Who was Morgan Robinson? Mother reveals soldier killed herself after gang rape and threats within US military
The grieving mother of a National Army Guard soldier who killed herself in 2018 has blamed the sexual assault within the military for her daughter's death. In an interview with Norah O'Donnell of CBS Evening News on November 18, Debbie Robinson has stated the factors that led to her daughter's suicide, including multiple incidents of sexual assault, harassment, multiple rapes and threats.
The interview was conducted after a year-and-a-half-long investigation by the CBS Evening News team into sexual assault within the US military.
Who was Morgan Robinson and what happened to her?
Debbie told O'Donnell that Morgan had turned 21 when she first told her mother that she had joined the army. After serving in the Army national guard for six years, Morgan was stationed in Kuwait for her first deployment in 2016. When the anchor asked Debbie what happened in Kuwait, the soldier's mother responded, "When she was in Kuwait, she was sexually assaulted and continually harassed by one of her superiors." O'Donnell then asked if the assault was reported, to which Debie said she did but got "nothing" in response.
Morgan was later sent to Afghanistan on the same deployment where she allegedly sexually assaulted again. Debbie said Morgan was "gang-raped" by her colleagues.
When asked if Morgan was "afraid" to report the incident in Afghanistan, Debbie reveals that "she was very scared. Because they threatened her, number one. And number two, she knew that it wouldn't go anywhere. Nothing happened in Kuwait with the sexual assault and the harassment, so why would they do something, you know, in Afghanistan?"
Only four months before Morgan took her own life, then-Secretary of Defense James Mattis had told "we will accept no casualties due to sexual assault in our military family."
Eight months after Morgan's death, the officer who allegedly assaulted her in Kuwait was given a written reprimand. However, Debbie's mother said as a parent she would "pray" that's not how it was going to end up. "It wasn't a matter of 'if.' It was a matter of 'when'" she explained in pain.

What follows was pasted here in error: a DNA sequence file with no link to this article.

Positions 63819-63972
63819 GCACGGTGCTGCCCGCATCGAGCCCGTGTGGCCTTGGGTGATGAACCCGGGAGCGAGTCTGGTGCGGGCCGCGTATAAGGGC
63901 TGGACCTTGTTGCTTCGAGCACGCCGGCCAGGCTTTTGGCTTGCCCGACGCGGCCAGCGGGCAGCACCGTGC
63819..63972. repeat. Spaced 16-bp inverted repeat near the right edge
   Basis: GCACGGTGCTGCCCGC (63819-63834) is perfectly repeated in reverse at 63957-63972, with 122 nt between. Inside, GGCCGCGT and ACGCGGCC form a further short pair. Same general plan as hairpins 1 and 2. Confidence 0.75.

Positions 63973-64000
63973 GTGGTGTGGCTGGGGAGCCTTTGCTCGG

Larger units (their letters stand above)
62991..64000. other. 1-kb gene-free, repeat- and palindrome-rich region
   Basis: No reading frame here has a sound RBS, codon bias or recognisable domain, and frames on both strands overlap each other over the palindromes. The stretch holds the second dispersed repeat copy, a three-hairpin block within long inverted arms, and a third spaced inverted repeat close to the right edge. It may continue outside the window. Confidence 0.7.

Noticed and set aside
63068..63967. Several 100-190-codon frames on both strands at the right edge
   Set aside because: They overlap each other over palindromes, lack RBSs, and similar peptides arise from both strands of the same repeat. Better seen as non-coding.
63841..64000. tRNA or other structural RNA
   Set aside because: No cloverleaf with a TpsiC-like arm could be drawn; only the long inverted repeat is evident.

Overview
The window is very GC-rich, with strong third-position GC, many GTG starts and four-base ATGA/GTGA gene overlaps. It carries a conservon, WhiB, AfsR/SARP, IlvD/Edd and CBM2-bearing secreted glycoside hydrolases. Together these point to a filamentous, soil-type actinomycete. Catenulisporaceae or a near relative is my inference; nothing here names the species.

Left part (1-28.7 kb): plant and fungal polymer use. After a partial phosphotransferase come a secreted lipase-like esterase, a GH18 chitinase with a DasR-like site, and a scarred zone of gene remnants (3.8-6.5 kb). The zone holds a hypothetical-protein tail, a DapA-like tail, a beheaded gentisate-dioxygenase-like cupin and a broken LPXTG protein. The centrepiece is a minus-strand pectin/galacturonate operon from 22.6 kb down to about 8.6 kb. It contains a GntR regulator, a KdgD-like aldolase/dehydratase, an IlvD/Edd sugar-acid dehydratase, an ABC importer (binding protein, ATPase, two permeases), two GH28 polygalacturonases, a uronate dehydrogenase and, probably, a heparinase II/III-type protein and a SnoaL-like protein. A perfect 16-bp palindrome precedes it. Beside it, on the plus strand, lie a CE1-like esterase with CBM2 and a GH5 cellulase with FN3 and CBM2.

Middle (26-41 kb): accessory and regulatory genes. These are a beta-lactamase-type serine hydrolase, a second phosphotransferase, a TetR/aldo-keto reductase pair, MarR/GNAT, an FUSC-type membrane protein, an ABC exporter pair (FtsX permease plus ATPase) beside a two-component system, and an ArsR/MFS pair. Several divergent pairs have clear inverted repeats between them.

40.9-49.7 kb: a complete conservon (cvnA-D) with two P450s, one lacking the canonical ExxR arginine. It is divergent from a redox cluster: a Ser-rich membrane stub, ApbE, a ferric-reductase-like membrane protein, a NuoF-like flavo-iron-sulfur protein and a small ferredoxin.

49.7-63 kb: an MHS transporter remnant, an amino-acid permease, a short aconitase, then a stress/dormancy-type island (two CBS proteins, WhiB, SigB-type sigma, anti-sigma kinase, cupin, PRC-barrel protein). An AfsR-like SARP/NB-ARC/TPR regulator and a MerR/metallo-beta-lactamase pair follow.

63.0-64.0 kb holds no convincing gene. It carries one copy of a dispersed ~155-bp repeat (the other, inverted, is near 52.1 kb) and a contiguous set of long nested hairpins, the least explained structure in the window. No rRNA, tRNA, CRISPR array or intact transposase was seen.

The principal policy advisor to the military's sexual assault program Dr Elizabeth P Van Winkle had spoken about Pentagon's commitment to hold itself accountable. "The department remains committed to our goals of ending sexual assault in the military, providing the highest quality response to service members and holding offenders appropriately accountable," she had told in a press meet.
However, Debbie told in the interview that all that she received in form of Morgan's death report were unredacted pages which state, "Sergeant Robinson suffered sexual, physical, and psychological trauma while deployed. The sequela of this trauma was a factor in her death."
The mother asserts it was the military's inefficiency in handling the sexual assault case that led to her daughter's death. "They can't police their self. How can you investigate yourself? You can't," she said.
According to CBS News reports, the Army declined the request for an on-camera interview and said in a statement that "they conducted a full investigation and took appropriate action against the reported perpetrator".